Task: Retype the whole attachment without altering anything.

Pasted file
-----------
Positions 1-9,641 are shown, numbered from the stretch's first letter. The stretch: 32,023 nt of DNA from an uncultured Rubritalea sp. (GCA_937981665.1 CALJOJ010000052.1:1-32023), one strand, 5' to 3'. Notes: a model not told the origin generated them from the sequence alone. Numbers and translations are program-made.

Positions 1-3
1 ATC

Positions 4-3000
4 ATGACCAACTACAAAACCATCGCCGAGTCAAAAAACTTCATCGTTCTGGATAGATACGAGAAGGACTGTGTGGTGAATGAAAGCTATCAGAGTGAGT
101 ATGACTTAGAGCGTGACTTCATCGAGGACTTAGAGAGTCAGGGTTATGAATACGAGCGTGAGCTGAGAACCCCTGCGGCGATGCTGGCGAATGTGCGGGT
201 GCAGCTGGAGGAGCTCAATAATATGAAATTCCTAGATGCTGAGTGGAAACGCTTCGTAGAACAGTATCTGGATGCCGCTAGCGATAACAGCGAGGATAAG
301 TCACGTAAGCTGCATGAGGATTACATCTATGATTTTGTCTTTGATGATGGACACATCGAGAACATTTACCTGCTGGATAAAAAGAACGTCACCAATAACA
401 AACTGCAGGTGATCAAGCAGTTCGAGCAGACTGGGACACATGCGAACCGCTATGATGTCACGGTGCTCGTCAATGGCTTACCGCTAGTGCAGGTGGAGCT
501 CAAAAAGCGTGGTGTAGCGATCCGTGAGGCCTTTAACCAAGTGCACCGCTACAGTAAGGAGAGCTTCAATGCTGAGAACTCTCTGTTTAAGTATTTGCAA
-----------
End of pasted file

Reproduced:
Positions 1-9,641 are shown, numbered from the stretch's first letter. The stretch: 32,023 nt of DNA from an uncultured Rubritalea sp. (GCA_937981665.1 CALJOJ010000052.1:1-32023), one strand, 5' to 3'. Notes: a model not told the origin generated them from the sequence alone. Numbers and translations are program-made.

Positions 1-3
1 ATC

Positions 4-3000
4 ATGACCAACTACAAAACCATCGCCGAGTCAAAAAACTTCATCGTTCTGGATAGATACGAGAAGGACTGTGTGGTGAATGAAAGCTATCAGAGTGAGT
101 ATGACTTAGAGCGTGACTTCATCGAGGACTTAGAGAGTCAGGGTTATGAATACGAGCGTGAGCTGAGAACCCCTGCGGCGATGCTGGCGAATGTGCGGGT
201 GCAGCTGGAGGAGCTCAATAATATGAAATTCCTAGATGCTGAGTGGAAACGCTTCGTAGAACAGTATCTGGATGCCGCTAGCGATAACAGCGAGGATAAG
301 TCACGTAAGCTGCATGAGGATTACATCTATGATTTTGTCTTTGATGATGGACACATCGAGAACATTTACCTGCTGGATAAAAAGAACGTCACCAATAACA
401 AACTGCAGGTGATCAAGCAGTTCGAGCAGACTGGGACACATGCGAACCGCTATGATGTCACGGTGCTCGTCAATGGCTTACCGCTAGTGCAGGTGGAGCT
501 CAAAAAGCGTGGTGTAGCGATCCGTGAGGCCTTTAACCAAGTGCACCGCTACAGTAAGGAGAGCTTCAATGCTGAGAACTCTCTGTTTAAGTATTTGCAA